Nerd of Batman, sports, logic, objectivity, Star Trek, personal enlightenment, Lincoln, the Rays, psychology, mic dropping. Kind've in that order.
I enjoyed the nightly homerun derby during the 90s and early/mid 00s just like every other fan. Bonds is probably the second greatest athlete I've ever watched and beloved, after Jordan.
But, I've ALWAYS been a pitching first guy. I was a pitcher. I think my most lasting memory of my sporting life that was, was when I threw the most devastating slider that had ever come out of the hand of any 15 year old. At least I thought so at the time. The kid, a friend named Greg Arnold, had no prayer. That thing started in the middle of the plate and dove what must've felt like 12 feet to him. It was probably two feet. He would've needed a tree trunk to just foul it off. I remember how I felt after I threw that pitch, and I think I looked at my hand wondering how I just did that. It's like I was possessed. For one brief moment, Steve Carlton gave me his slider.
Then I got into radio.
My favorite pitcher ever? Greg Maddux. Deceptively unhittable, and quick. Even as a teenager, I didn't have the patience for a meandering three and a half hour marathon of an MLB game. Zzzzzzzzzzzz.
Maddux worked with such grace and pass, he has a term named for a part of his excellence. A CG/SO under 100 pitches is called a Maddux.
Somewhere along the line, probably in 1998, I came across a box score for a game in which Maddux had thrown a complete game shutout, and used fewer than 100 pitches. I LOVED that! Ever since then, I've kept my eye out for such games and calling such a pitching line a "Maddux."
Madduxes are fairly rare, there have been an average of roughly ten per season, going back to 1988, when MLB pitch counts began to be kept consistently (there are various games with accurate counts before that, but 1988 is the most legitimate starting point that can be used). This is the 25th season since then, and there are 256 Madduxes on record.
This year's MLB era is 3.92.
Ten year's ago it was 4.40.
At some point after Bonds hit 73, or maybe it was during that same year when Bret Boone (he's MY face of the PED Era) just about doubled his RBI output (74 to 141!) I said to hell with the offense. I was exhausted and fatigued by games that had box scores where you'd have thought every game was played at the same altitude of Coors Field. 8-7. 10-5. 15-6. Ugh. Stop.
When the Phillies assembled the Four Aces in 2011 (Halladay, Lee, Hamels, Oswalt) I was the most eager for a baseball season as I'd been in sometime. They were sure to add another World Series title to the one they'd captured just three years earlier.
The four of them won 59 games and had a WAR of 26.3 Throw in lucky rookie sensation Vance Worley and tack on another 11 wins and 3.4 in WAR.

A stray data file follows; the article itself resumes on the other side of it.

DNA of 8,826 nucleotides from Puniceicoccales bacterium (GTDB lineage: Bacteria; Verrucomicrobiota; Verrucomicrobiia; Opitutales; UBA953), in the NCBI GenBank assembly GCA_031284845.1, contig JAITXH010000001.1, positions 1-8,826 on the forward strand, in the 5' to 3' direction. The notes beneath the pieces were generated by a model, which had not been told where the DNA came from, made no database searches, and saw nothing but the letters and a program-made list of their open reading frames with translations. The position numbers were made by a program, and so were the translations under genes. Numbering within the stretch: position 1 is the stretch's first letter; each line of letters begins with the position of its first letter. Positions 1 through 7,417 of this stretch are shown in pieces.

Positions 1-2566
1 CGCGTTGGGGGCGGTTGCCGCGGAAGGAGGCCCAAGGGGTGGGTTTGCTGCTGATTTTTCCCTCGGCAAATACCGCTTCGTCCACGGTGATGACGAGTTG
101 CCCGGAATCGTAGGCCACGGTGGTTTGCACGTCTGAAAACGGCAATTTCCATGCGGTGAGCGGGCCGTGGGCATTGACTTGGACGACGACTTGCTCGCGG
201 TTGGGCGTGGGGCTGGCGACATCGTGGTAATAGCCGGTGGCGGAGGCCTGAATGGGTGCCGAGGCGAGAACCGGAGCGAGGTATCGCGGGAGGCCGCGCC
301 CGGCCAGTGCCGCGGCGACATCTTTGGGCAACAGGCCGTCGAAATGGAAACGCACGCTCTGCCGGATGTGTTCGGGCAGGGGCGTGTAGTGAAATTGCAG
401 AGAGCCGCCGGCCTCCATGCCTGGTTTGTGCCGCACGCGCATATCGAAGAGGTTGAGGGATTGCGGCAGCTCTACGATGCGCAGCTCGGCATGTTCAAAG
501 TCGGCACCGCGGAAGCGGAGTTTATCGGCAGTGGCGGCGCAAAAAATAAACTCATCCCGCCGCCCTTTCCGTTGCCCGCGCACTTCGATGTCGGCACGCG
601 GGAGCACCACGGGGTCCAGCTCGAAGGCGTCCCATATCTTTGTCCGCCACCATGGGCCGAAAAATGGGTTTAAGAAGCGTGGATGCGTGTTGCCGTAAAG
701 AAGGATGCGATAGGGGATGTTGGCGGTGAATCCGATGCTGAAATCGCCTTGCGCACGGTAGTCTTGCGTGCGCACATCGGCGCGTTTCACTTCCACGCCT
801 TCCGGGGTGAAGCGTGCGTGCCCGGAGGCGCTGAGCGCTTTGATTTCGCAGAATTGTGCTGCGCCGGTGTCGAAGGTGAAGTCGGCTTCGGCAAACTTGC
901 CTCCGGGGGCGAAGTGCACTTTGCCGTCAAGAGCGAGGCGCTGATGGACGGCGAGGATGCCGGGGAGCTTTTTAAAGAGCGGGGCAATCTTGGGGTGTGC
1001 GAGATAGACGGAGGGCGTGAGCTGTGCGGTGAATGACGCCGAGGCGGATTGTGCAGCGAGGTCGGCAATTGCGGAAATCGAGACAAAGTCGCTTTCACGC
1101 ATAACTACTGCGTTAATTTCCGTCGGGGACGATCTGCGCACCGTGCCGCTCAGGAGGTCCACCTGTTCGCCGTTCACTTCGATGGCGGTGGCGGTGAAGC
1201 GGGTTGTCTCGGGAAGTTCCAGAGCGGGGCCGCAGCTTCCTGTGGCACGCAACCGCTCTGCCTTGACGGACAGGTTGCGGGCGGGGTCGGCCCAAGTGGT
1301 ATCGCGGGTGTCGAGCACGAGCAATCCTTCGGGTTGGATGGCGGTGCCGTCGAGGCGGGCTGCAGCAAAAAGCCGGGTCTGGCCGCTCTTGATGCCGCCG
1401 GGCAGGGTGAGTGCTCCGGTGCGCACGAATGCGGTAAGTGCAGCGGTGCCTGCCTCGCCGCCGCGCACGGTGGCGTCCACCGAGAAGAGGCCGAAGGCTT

The 2011 Phillies won the most games (102) in team history on the strength of a 3.02 team ERA.
However, the season, and thus the Four Aces experiment - in the mind of every Phillies fan - was a failure.
Phillie fans despised Ruben Amaro Jr. for trading Cliff Lee after the '09 season. Amra was Ahab and he wanted his white whale named Halladay. Trading Lee seemed the only way to get him. But, there was elation when the Phillies snatched Lee back in the middle of the night from Yankees before the '11 season.
If I recall correctly, his first start back in Philly was dubbed 'Cliff Lee Day.' He worked quick, his hat was scummy, his physique was pedestrian compared to the lanky Hamels and behemoth Halladay, he WANTED to hit, and even pinch run, and he wanted nothing but to win. He embodied so much of what Philadelphia is, or strives to be. And striving is really what matters more than the success itself when it comes to a blue collar town such a Philly. You really don't have to win (just beat the Cowboys) and give a superhuman effort. They'll adore you for ages.
Lee probably won't be a Phillie much longer - if Amaro can secure the right prospect package from contender. This time, however, fans won't be as disappointed when he goes.
Cliff Lee (CLIFF, HOW COULD YOU!?) blew a four run lead Game 2 of the LDS against the soon to be World Champion St. Louis Cardinals, and that symbolically signaled the end of the mini-Phillies dynasty, and became the sobering wet blanket that 102 wins doesn't mean much once the regular season ends and ink of the record book dries. Aside from the perfect Brad Lidge on his knees, Lee's loss looms as arguably the most memorable from this Phillies era. No fan forgets Game 2.
(Actually, the Phillies season didn't REALLY end until the Shakespearean tragedy of Game 5 of the LDS was played. Ryan Howard's achilles popped on his way to first base after a weakly hit ground ball that was the final out in the series - a 3 hitter by Chris Carpenter, outdueling his fishing buddy Halladay - marking the fast paced beginning of the end of the Golden Age of Phillies baseball. In successive years the Phillies went Champs, WS losers, LCS losers, LDS losers...then last year missed the playoffs. My dad doesn't forget this. In fact, I think he forecasted it after the '10 loss to the Giants.)
I mentioned @NeilWeinberg44 yesterday, and he's got some stuff how the current Tigers have the best staff in history, so far.
This was our tweet-a-logue last night.
@NeilWeinberg44 every phillies fan would disagree and simply tell you, cliff lee and four runs. Lets hope things end better for the tigers.— Eric Chase (@Eric_Chase) June 18, 2013
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